Our motivation to learn more about the parents and caregivers (and students and colleagues) we encounter at school can launch us on a path to grow and develop, both personally and professionally.
When we want to engage more effectively and meaningfully with someone whom we perceive as different from us, we can seek out information related to their specific identity, population group or situation. If we are experiencing challenges with a particular parent or caregiver, it can be helpful to develop the reflex to seek constructive, non-biased information about that person’s cultural or social group or identity, when appropriate. If we are particularly afraid of conflict and anger, we can focus on opportunities for personal and professional growth, enabling us to develop the information and skills to deal constructively with such situations.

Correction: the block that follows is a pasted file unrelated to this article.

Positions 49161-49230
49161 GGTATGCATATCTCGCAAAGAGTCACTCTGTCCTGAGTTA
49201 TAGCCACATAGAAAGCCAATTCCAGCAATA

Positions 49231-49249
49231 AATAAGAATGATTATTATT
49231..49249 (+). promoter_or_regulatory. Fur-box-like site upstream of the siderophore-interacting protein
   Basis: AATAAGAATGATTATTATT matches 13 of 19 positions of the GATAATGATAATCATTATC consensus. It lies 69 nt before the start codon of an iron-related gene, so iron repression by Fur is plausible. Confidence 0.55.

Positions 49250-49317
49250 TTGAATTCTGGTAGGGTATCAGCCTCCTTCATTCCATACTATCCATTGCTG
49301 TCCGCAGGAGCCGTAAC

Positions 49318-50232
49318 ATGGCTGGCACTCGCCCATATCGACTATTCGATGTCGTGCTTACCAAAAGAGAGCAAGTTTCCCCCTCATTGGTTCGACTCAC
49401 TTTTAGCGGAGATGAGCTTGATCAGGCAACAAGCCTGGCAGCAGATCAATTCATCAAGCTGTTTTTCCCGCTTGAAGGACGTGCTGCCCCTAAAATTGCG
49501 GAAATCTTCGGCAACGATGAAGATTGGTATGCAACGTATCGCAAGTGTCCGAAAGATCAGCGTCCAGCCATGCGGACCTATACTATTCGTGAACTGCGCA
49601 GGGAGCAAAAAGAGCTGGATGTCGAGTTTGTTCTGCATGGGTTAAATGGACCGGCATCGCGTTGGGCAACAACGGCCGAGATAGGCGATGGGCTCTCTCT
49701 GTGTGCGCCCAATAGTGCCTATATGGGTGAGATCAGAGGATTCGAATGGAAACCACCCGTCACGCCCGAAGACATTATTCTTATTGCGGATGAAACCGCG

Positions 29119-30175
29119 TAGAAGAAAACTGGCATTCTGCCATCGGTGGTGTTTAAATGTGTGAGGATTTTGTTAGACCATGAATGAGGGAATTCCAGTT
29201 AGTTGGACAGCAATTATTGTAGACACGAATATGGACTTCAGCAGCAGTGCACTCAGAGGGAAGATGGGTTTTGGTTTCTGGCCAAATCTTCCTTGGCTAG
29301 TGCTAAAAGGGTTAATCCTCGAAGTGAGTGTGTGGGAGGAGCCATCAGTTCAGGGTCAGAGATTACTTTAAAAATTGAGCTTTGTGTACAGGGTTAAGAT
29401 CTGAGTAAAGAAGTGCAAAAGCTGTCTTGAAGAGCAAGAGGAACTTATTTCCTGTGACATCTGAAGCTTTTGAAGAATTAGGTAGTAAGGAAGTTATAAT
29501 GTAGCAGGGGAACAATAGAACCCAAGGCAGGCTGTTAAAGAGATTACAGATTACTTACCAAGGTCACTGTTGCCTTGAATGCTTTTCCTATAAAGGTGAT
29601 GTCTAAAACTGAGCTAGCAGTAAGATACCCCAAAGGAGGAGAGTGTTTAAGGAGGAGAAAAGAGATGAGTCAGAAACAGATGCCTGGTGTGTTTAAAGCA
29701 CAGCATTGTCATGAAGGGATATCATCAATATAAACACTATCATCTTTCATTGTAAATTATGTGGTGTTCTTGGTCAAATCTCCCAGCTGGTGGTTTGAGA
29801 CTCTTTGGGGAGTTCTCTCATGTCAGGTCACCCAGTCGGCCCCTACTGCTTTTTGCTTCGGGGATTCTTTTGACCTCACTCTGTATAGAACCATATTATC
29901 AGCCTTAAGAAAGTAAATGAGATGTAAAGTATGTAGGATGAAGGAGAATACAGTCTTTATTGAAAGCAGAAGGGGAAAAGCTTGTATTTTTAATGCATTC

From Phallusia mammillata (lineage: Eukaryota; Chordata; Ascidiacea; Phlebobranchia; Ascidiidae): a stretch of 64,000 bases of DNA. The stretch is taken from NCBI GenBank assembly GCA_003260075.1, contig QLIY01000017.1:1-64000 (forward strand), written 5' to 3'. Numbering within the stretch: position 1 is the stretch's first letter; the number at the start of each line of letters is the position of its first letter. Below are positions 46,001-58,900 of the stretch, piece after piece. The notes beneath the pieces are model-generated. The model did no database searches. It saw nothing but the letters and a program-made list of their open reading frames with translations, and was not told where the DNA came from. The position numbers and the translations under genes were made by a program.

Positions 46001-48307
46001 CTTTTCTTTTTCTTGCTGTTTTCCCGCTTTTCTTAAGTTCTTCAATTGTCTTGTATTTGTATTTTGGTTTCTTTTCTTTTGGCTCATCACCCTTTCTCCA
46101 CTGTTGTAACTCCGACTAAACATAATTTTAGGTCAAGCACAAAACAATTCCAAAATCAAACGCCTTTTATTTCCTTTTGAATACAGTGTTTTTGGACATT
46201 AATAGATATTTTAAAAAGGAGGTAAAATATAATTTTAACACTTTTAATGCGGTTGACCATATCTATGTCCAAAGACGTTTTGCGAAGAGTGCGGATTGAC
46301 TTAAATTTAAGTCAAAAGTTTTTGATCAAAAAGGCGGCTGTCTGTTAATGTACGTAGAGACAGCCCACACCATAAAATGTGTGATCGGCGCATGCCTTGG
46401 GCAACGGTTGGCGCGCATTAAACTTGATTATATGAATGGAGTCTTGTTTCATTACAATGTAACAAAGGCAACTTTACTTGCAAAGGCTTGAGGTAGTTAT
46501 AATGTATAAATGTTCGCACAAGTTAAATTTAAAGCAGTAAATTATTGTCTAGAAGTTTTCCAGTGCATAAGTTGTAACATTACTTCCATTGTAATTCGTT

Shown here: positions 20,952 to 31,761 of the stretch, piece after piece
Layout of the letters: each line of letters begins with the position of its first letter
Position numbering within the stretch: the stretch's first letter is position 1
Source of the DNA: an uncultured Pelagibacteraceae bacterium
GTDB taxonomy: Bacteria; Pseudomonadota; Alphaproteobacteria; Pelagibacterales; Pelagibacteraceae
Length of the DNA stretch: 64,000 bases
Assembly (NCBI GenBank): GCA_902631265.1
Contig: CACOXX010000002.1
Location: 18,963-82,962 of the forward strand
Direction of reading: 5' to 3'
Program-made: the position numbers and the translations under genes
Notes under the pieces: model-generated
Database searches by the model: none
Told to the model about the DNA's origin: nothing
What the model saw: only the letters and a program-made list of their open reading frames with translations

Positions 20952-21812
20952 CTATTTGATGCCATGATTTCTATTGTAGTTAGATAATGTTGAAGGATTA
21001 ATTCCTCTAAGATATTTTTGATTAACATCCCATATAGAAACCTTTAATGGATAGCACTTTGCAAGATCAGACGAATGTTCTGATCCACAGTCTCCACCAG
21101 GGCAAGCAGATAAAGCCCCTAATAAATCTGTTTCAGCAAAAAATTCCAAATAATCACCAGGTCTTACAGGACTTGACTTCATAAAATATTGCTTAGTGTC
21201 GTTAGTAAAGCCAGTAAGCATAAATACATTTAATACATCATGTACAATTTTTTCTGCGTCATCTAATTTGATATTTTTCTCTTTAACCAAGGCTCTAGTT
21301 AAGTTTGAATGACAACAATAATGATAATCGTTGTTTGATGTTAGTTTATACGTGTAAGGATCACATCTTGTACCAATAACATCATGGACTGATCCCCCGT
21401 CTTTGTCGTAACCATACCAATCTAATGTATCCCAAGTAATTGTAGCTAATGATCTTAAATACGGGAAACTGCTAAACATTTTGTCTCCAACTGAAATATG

A teacher has a student who misses a great deal of school, and consequently that student has fallen far behind academically. The teacher has tried to meet with the student’s mother to tell her about this situation, but twice the mother has missed appointments. The teacher looks into the family situation and discovers that the mother and student are on their own, with no other family members, and have not been in Canada for very long. He decides to do some research to find out about their country of origin and discovers that they come from a war-torn country. The next time he calls the mother, he takes extra time to find out what makes it difficult for her to come to the school and to explore strategies to make this easier for her.